Kind of a psychadelic blues rock instramental thing. Let me know what you guys think "ecspecialy the end solo"

For the intro I sang each note of a Bminor chord and added effects and such. I am rather happy with it, so again, let me know what you think.
Quote by Gabel
You are EXTREMELY WRONG! I have played it. I own an 18W and it would be an awful stereo amp, it's way too bright, breaks up too easily and so on. Secondly, why would a guitar store sell an hifi amp.
#181
I liked it. Thought it could have been more polished but very...searching for the word...atmospheric? Nice to see some experimentation. Thought it could have maybe gone somewhere. I was kind of hoping it would tighten up some drums would fade in thump thump thump thump and everything would lock together in a solid backbone with some pyschadelic exploration over the top.

The Intro set things up nicely. I felt there could have been some lower frequency range stuff to beefen up the overall sound, but maybe it was just the speakers I was listening on. I don't know - keep it up.
Si
#182
^^ I also liked it, but 20, If u imagine lyrics over it, I think the piece is quite complete.

Nevertheless I don't comment on solo's and stuff, but the song itself was quite nice. I don't know if you intend lyrics, but they would totally make that song complete, cause like 20tigers said, it doesn't have quite enough movement to hold the listeners attention if it's purely instrumental.

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#183
Quote by xxdarrenxx
^^ I also liked it, but 20, If u imagine lyrics over it, I think the piece is quite complete.

Nevertheless I don't comment on solo's and stuff, but the song itself was quite nice. I don't know if you intend lyrics, but they would totally make that song complete, cause like 20tigers said, it doesn't have quite enough movement to hold the listeners attention if it's purely instrumental.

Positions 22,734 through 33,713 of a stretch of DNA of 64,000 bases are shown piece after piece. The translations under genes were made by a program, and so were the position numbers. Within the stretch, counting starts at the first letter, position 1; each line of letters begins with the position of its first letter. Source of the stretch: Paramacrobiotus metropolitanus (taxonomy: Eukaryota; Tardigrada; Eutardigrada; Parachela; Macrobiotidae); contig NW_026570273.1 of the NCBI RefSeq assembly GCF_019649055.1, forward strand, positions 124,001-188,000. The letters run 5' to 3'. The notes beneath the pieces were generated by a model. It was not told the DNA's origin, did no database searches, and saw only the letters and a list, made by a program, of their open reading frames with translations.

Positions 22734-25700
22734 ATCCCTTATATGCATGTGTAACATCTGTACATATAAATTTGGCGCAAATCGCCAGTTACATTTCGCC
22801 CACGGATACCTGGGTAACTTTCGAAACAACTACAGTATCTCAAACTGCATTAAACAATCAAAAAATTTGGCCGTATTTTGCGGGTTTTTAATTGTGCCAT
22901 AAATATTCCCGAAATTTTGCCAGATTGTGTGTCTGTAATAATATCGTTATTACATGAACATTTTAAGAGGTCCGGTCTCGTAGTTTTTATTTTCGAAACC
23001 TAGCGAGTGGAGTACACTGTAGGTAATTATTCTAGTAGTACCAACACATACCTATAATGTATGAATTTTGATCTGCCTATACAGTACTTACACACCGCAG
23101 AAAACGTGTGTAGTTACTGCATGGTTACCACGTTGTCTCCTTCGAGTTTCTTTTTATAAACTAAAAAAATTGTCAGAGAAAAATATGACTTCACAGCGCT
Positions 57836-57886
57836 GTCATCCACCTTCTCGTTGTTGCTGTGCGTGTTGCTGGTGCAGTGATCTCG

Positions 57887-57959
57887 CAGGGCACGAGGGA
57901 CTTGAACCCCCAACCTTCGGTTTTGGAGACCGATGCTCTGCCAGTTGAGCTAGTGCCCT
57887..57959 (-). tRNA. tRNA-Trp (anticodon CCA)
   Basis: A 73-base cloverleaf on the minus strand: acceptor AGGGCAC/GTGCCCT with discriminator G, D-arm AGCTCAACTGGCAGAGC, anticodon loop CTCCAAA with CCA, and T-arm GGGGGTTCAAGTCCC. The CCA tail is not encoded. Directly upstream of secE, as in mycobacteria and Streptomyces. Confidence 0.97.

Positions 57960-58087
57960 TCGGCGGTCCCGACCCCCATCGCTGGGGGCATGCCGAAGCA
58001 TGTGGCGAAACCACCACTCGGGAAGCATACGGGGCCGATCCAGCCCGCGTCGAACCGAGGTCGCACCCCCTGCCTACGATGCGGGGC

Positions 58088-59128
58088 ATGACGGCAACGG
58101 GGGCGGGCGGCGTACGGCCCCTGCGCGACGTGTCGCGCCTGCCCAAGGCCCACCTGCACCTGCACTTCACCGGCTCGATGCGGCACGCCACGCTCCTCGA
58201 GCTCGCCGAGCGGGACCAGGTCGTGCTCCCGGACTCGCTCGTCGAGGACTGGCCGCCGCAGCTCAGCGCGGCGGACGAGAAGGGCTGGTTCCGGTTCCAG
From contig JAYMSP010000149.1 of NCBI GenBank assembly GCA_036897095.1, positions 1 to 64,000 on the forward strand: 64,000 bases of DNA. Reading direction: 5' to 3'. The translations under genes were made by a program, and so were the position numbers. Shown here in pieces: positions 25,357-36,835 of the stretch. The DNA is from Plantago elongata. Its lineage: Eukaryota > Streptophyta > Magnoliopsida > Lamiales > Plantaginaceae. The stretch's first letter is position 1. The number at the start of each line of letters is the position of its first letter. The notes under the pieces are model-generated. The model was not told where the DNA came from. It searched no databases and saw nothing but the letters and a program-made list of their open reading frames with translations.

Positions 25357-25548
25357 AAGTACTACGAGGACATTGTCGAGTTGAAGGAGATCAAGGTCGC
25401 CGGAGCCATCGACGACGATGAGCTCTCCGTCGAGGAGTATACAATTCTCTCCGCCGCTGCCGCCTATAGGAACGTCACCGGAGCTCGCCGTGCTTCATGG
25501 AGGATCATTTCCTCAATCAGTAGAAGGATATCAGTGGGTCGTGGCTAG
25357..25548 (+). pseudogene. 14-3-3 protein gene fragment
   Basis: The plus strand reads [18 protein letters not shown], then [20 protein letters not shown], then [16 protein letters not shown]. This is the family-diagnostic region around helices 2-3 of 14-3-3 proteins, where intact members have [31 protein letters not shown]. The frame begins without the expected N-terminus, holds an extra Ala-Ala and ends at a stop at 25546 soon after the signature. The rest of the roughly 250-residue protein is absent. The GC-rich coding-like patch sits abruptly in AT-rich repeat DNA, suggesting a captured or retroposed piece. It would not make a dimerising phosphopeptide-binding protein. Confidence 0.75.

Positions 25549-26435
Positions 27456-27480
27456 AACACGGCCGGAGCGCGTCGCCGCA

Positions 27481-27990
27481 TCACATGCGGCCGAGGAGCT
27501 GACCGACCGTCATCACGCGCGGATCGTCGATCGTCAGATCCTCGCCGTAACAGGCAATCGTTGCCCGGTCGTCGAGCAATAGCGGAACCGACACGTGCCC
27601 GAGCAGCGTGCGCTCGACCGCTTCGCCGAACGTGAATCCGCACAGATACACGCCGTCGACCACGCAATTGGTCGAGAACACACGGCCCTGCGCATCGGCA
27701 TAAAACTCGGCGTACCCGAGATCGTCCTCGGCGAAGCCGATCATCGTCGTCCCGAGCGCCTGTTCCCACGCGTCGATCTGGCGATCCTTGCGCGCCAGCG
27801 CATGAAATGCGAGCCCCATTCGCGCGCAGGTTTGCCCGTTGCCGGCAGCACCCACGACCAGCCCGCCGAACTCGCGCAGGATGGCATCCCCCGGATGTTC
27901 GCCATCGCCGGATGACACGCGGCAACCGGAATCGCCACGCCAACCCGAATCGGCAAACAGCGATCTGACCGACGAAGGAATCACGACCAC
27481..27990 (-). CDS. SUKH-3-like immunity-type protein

Yes, I do plan on adding lyrics with a distinct vocal melody (just havn't made them yet ) But this is pretty much the skeloton of the song. If you can imagine drums bass and vocals with about 3 more minutes (maybe another solo at the very end) that will be how it is pictured in my mind.
Quote by Gabel
You are EXTREMELY WRONG! I have played it. I own an 18W and it would be an awful stereo amp, it's way too bright, breaks up too easily and so on. Secondly, why would a guitar store sell an hifi amp.
#185
WishfulShredder:
The chord progression in the first part is weird, but still relatively nice. I don't think it really resolves anywhere. I'd like to know if there was method behind that madness.

I also noticed that most of the first part is written in triplets, wouldn't it be easier to write it in 3/4 or 6/8 or 12/8?

You've got a seventh, ninth and second intervals on a stressed beat on bars 3, 4, 5, 6, 8, 12, 14, 22, 23 and 28. You've also got a tritone on a stressed beat on bars 11 but I'm gonna say it's fine because it seems like it's used like a grace note. This isn't that great, as stressed beats (the first note of every bar) should be as consonant as possible and sevenths/ninths are the most dissonant harmonic intervals.

Bars 18, 19 and 20 are very well constructed, except the melodic tritone between bars 18 and 19 in the upper voice sounds a bit off, even if it's resolved. You shouldn't use tritones on jumps like that, it emphasises the tritone.
The two things I like best about this part is that it seems to be written in the superlocrian mode with a leading tone to resolve and that when it does resolve, another instrument is used. I really like that effect.

You've also got to remember that chord tones should be used on stressed beats. You had a non-chordtone on a stressed beat on bar 26, but I forgot where else (really bad memory on my part) though

You resolve on bar 10 but continue the song. Generally composers avoided this until the end of movements. This false ending is produced because you moved upwards by a semitone (creating a leading tone), the harmonic interval of that first note is an octave and that you did this on a stressed beat.

On bar 21 you have a compound jump (a melodic jump that's more than an octave). Most composers avoid this (except some romantic composers) because it sounds very bumpy. Some texts I've read even say that you shouldn't move more than an octave within two jumps (so like C up to G up to D, and C-D is more than an octave) as it's too bumpy.

You've got a really large jump between bars 21 and 22, which is fine because you resolved this by step (1 or 2 semitones) but it's done on a stressed beat so it's sort of emphasised, which isn't great.

I really like bar 23. It's a sort of jazzy turnaround with a chromatic bassline, very nice. It's sort of weird how you wrote it down rhythmically though. It sounds like it might be a time signature change, but it's not written as one.